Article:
Ask your average five year old to look into the sky and read the clouds and she will happily do so with you without thinking twice.  The fact that cloudreading has no possible connection to anything but an honest appreciation of pleasure and delight, the imagination if you will, is well understood by most kids (if not so much those adults who can be said to not understand kids.)  The fact that clouds do not keep their shape for periods that allow for a scanning of the sky, and and the subsequent construction of a "cloud phrase" should be obvious.  Finally, the simple to understand fact that you would not have a very useful message if you took it to the authorities and let them know that the sky just told you something, is best told by a circumstance every five year old knows best.  The mirth and laughter of people reading the clouds is the best guage by which to measure the seriousness of their intentions as readers.  And yet the molecules of the sky arrange themselves by turns explicable and inexplicable alike.  Information theory, statistical analysis, high math, complexity theories, and systems theory all have grandfather clauses in their dealings with the weather, the wind, the heavens.  The butterfly effect is so well known as to be almost mythic in its particulars as a fable.  The notion that the beating wings of a butterfly may create changes in a system of the weather around the other side of the world is a powerful one because like all ideas that become with usage, story and myth, it is scaled to the human imagination.  The reason the scale of the butterfly and the thunderstorm its wings beat to life is important, can be appreciated when one looks for analogs to the concept of a system (lets call it a butterfly) affecting another system (a storm) but at a different scale.  Well, at first, it seems impossible to imagine any such analogs, until a person asks themselves:  how big is an enzyme?  So how big is your lauter tun?  In a batch of beer, a mere handful of enzymes accomplish, to the clockwork like delectation of yeast molecules, a multimillion dollar catering gig.  The incomprehesibly tiny enzymes cut into shreds molecules so large that they are literally inedible to most bugs and micro organisms (starch).  The net effect of the amalase enzymes is that a huge quantity of nutrition is made available that was previously only cognitively food.  Before long the "environment" of the brewing vessle changes entirely in many different ways.  Its fluid becomes thinner by far, at first syrupy with sugar, then filled with gas bubbles, then watery.  These changes are a direct and predictable outcome delivered in every case in nature where starch is consumed by enzymes.  The human stomach is a somewhat relevant example.  The laughably tiny-- and completely overwhelmed in the sense of size mattering-- enzyme "amylase" can, and in fact every single day in most spots on the planet does, drive enormous systems of the world.  I personally believe the prosaic amylase is more astonishing than the fluid dynamic/ thermodynamic based butterfly effect could ever hope to be.  But only rarely do our human leaders, teachers, and entertainers feel the power of amylase.  In fact, it might be argued that a good portion of them don't even realize its contribution.  In these terms amylase might be thought of as almost undiscovered, except that the terms of discovery in our era are so liberal as to allow for the knowledge of one to stand in for the knowledge of all.  In the popular imagination nobody would admit that "we know nothing", and yet the terms of knowledge in our modern world allow for the specialists and experts to act as ritual vessels by which the knowing gets done.  This is a frankly bizarre circumstance to think through head on, and yet seems to in fact be the case. All of this last paragraph would seem to be the ballad of amylase, except that it is  meant only to illustrate that the human desire to understand the world can be disguised and repackaged so thoroughly that we as the participating agent and consumer of a specific and measurable question can find ourselves fooled even as we delight in our sophistry.  Surely someone is out there making sure the truth is understandable and doled out in portions that can be easily digested and stored away for when needed.  That is simply and ultimately not the case.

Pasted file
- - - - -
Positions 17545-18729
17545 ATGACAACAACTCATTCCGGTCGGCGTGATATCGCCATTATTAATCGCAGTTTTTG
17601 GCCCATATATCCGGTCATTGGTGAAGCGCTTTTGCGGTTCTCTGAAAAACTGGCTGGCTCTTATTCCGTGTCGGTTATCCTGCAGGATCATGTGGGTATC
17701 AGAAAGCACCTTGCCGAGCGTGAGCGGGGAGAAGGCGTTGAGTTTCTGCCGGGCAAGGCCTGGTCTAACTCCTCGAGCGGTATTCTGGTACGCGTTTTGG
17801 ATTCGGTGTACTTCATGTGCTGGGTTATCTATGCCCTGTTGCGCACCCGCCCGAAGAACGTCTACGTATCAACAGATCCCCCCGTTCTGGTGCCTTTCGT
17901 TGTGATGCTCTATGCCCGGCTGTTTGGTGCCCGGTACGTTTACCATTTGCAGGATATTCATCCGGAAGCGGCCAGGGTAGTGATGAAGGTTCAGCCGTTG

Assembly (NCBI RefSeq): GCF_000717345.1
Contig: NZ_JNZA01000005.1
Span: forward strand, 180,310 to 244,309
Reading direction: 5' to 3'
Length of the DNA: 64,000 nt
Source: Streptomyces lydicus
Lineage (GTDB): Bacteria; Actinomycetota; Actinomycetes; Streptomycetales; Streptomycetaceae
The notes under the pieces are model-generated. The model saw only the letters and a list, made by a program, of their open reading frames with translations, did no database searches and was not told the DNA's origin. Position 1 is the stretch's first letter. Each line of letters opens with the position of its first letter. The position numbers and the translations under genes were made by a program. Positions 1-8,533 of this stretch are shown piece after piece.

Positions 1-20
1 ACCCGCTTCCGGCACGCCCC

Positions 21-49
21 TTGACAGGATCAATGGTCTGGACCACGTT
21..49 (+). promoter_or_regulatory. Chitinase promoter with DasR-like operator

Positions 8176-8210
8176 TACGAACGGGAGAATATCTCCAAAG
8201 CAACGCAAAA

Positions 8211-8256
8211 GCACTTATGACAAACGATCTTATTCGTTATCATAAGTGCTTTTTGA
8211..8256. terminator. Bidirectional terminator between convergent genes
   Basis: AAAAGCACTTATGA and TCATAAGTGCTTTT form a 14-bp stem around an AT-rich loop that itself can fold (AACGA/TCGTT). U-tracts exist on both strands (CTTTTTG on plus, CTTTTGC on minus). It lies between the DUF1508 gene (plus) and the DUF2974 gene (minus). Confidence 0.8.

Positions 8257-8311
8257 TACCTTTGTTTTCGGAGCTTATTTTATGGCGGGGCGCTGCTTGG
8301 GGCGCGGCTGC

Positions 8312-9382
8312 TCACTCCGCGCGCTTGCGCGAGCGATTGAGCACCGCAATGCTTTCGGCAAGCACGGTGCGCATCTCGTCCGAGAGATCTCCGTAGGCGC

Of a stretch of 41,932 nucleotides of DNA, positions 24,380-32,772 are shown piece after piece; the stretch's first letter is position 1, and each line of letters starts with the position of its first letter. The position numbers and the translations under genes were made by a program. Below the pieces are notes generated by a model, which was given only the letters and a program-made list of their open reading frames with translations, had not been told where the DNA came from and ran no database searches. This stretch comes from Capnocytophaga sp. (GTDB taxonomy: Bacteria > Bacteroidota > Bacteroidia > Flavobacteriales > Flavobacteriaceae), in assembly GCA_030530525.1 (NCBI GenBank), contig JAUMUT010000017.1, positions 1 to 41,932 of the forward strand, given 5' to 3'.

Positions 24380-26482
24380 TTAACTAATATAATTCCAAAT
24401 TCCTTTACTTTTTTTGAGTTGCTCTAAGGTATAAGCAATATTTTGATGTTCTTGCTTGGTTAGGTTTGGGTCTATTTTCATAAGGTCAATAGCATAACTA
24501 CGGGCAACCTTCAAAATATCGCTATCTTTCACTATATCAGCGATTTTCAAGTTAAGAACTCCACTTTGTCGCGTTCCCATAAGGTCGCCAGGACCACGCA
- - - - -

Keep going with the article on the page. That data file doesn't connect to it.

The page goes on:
Consider a man walking through a meadow.  Now surely a silly ole meadow can't present surprises to a normal educated man.  At the center of the meadow stands a huge burr oak, resplendent with leaves just turned brown, and acorns, each wearing a delightful cap encircled with curly cues. Edging one side of the meadow can be seen a row of sycamores and hickory, along a tinkling creek.  And along the other side hedges of mixed scrub, with tangled vines and cane recognizable to anyone who has crossed the midwest in a car and stared at the interstice of woods and pasture for most of a trip of days.  The man walks upon the sod, looking down at the plantain and lambs quarters, dandelion and clover, timothy and alphalfa, plants the English bravely named "Grass".  The network of grass, actual grain Kentucky Bluegrass, extends across the entire basin of the meadow, into and in some portions of the intermittently dry creekbed, and pretty much as everyone knows: everywhere--God bless it.    Crossing the meadow the man notices a rubbery white structure sticking out of the grass that as he gets closer he realizes is a mushroom.  He is surprised to discover that a faint ring of such mushrooms is moving out in a arc about the oak at a distance of over fifty feet.  The man looks up at the oak and wonders if it was the tree that attracted the mushroom, or if the mushrooms had feasted on a parent of the tree now long rotten into the meadow hundreds of years later.  The delicate wet flesh of the mushrooms refuses the patterns of form that age and experience cling to, and so seem the harbinger of freshness, much like the grass, not death or centuries old rot.  Thinking of the majestic and perfectly shaped oak as having ever been something so vulnerable as a sapling fills the man with a confusion of tangled feeling.  For some strange reason he likes that silly tree!  He runs his eyes along its familiar muscular limbs savoring their seeming probity into the very subtance that whistles in his lungs.  He hears the crickling paper like sound of the not yet dry leaves and faintly (he thinks) smells an almost oaky smell when near the seeming ecosystem of the giant.  Closer now he looks again into the crown and realizes, he isn't sure (for the first time? better not really resolve that question) but did he see both the limbs before, behind and to both sides of the tree when he looked before, from a distance at the tree.  Or did he just mush it all together and brook no great notion of its shape beyond the classic parabolic crown that can only be an oak.  Looking along the tight grain of its bark into and around the crotches of its limbs the man gazes at the decisions of the network of branches stretching all the way to the tip of each branch from---literally, the trunk to the top.  All along the intersections of the branch the burr bristled with twigs, which themselves bristled as well.  Was every twig the result of some terminal bud in years past?  Were the coldest of winters the deciders in the shape of the tree, as some buds froze?  And the midspring thunderstorns and gusty windstorms that strew the meadow with twigs just as it now is strewn with acorns, which of them decided the shape of this branch that the man followed with his eyes until they stopped with a realization.  The light, the wind, the thunder, and sun, the force of gravity and mysterious alchemy of a genetic heritage (oak!) all had pruned and fed, watered, and stewarded that tree, and each coaxing of heat, ice and wind had awarded each branch and twig a path.  Those paths had been, when the oak was but a stick in the mud of the meadow, shooting out in time and space, a spectral function of consequence and gentle habit.  But now, the man realized, now he could see why the thought of that huge tree as ever having been a stick in the mud had faintly depressed him.  Here before him stood the confluence of a hundred years of experiences in the oaks life.  Before him stood tens of lightning strikes hidden in the wood beneath the bark, and the consumed cut branches beneath the meadow and across the tinkling creeks floodpath.  Here before him a tree, looking exactly like an oak, yet indeterminate (as the botanist would say) at the same time.  Somehow, like the body of this paragraph on this page, the oak looked simultaneously like any other oak, and like no other oak.  As words resolve into units that resolve into pages and resolve into books, it is no surprise to a reader, but rather depended upon as a sacred rule of the craft that what looks almost identical, can vary to a shocking degree.  And so was born the literary critic.  And so upon the grammar of the language the rules of the words allow for a variation in the content of what is expressed.  And so it is the charm of the unknowable grammar of the oaks' physicality which embodies those paths that grew to these branches.  Yet each can be distinguished and described by no tongue of man, without so lengthy a description as to destroy the sublime experience that it is to stand before an oak.  This tree, the man realized, is telling me the story of its life, in a language of signs, and with limbs that represent only as they shoot through their grammar of experience, and phrasing of embodiment.  It is a language like a paragraph on a page.  A language like a score for a symphony, or rather "it" was that language before it became itself, as too, the score is not the symphony and neither is the performance.  The man stood dumbfounded.  Standing in the meadow to which he had returned for a pedestrian solace so many times in his life, he wondered, considering that burr oak now, he wondered why he had never seen before this impressive semblance of the mastery of God.  He had never considered a tree a collection of board feet of lumber, in fact considered himself something of a tree hugger.  Still, while driving he passed large vaguely green and brown objects constantly, and was frequently unaware and uninterested in their particulars.  To that extent, he now realized, he had believed the evidence of the tree itself straight out of its presence in and of his world.  This is the first time, the man told himself without the slightest trace of irony, that I have ever seen a tree.